Babies learn their first color words snuggled on a lap with a picture book. Children learn more color words as their vocabulary grows and as they begin using crayons. Most people can see millions of colors. Really, millions! However research shows that we have only eleven basic color terms in the English language: red, orange, yellow, green, blue, purple, pink, brown, gray, white, and black. These basic terms are single words, frequently used, and agreed on by everyone. *
Of course, we do have more than eleven color names in English. Some we make with modifiers like sky blue or hot pink. Some we make with compound color words like blue green or reddish brown. Many other unique words like maroon, tan, and chartreuse we can describe with reference to the basic color terms. Maroon is a dark red, tan is a light brown, chartreuse is a yellow green. Someone who works with color like an artist, a designer, or perhaps a quilter, may know as many as one hundred color names. An average person may only know a couple dozen color names.
Why does our natural language have names for so few of the millions of colors that we can actually see? One theory is that our language evolved with distinct names for the colors that are most useful. Notice that there are only two cool basic color terms, green and blue. These are the background colors in our world — grass, trees, sky, water. There are more warm basic color terms — red, orange, brown, yellow, pink, and purple. These are the colors of objects we have a vital interest in like people, animals, berries, and fruit.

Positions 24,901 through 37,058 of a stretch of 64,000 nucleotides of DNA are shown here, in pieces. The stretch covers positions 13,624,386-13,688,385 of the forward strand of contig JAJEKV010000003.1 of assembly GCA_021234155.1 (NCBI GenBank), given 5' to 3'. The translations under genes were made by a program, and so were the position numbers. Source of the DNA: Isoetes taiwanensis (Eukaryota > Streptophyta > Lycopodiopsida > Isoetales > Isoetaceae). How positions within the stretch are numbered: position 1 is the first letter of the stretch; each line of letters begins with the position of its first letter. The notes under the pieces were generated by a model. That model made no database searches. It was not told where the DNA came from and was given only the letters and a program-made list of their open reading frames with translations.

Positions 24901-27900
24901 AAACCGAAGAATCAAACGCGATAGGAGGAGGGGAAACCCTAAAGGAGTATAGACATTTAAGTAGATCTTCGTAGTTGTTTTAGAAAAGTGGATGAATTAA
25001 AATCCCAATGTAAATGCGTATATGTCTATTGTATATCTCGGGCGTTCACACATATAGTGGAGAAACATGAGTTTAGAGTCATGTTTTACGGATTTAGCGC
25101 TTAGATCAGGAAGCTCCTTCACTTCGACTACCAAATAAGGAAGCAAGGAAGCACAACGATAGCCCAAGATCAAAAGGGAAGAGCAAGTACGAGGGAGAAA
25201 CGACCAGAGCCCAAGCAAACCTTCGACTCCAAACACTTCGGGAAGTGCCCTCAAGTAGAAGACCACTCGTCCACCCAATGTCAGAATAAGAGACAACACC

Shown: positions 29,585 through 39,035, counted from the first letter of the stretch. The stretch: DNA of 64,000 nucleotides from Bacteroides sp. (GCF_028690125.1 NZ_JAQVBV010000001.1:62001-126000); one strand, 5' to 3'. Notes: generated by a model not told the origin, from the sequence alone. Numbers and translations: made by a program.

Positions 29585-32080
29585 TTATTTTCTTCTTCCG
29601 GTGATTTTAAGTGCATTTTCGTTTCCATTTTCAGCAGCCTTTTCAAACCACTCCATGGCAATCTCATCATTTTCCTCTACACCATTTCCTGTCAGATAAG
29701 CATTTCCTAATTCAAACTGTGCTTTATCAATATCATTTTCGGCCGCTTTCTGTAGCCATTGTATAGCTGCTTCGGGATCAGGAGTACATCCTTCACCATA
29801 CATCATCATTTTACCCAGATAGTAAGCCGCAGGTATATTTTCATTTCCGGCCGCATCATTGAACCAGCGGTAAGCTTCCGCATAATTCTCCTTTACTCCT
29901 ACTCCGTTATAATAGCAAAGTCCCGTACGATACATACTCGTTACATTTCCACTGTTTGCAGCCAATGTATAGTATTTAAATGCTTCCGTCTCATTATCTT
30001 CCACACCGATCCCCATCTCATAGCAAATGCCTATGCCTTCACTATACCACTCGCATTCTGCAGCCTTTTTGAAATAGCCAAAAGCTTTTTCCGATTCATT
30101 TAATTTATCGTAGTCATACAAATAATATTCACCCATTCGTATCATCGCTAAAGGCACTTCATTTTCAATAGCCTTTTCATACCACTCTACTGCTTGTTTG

What about the thousands of color names used in marketing fabrics, paints, makeup, and fashion? Many are “unnatural language” color names meant to evoke an emotion or an experience. Consider these Behr paint colors. Loyal is light blue, No More Drama is a deep red, Emergency Zone is an orange, and Falling Snow is a white. Corporations devote enormous budgets to developing color names and color strategies because color sells products.
It reminds me of that iconic scene from the movie The Devil Wears Prada with Meryl Streep’s speech on the color cerulean. She says, “But what you don’t know is that that sweater is not just blue, it’s not turquoise, it’s not lapis, it’s actually cerulean.” Go watch the whole bit on YouTube if you haven’t seen it. True confession … I had never heard the color name cerulean before this movie.
BTW, there is a cerulean Crayola crayon, now one of my favorites.
*According the Encyclopedia of Color Science and Technology. The fact that this reference book exists makes me very happy.